Chinese vs Taiwan aged oolongs

One of the things I’ve learned from my intensive drinking of aged oolongs is that the Taiwanese and mainland oolongs age differently.

Broadly speaking, mainland oolongs, which tend to be most likely tieguanyin, are going to be sweet, very sweet, when aged. They are not often necessarily very fragrant when aged. The fragrance is often subdued, coming in the form of an intense aftertaste rather than an up front kind of way. The aftertaste though, when the tea itself is good, can be very strong and very long lasting. This might partly be because tieguanyin from some years ago tend to be better than the ones we drink now…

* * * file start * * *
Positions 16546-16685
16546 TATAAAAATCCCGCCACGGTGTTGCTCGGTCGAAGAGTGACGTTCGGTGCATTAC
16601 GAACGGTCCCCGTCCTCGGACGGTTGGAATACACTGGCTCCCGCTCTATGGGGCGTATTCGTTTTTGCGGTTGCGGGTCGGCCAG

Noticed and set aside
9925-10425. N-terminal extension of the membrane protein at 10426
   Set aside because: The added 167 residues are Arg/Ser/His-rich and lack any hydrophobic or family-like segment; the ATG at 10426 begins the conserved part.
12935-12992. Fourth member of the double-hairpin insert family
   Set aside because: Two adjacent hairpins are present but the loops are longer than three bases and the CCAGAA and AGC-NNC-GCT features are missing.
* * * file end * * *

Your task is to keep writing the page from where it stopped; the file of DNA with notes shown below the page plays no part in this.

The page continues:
Taiwanese oolongs, on the other hand, tend to have very strong up front fragrance. This is especially true for the stuff that haven’t been reroasted, which tend to be more fragrant than others. They don’t, however, have that deep aftertaste that tend to come with the mainland stuff. This is a common complaint from my friends in Hong Kong who like to drink oolongs — that Taiwanese teas are shallower, and mainland teas are deeper. It’s not that obvious these days, I think, because there has been a gradual convergence in style, I think. You can really tell, however, with the older stuff — they are very different beasts.


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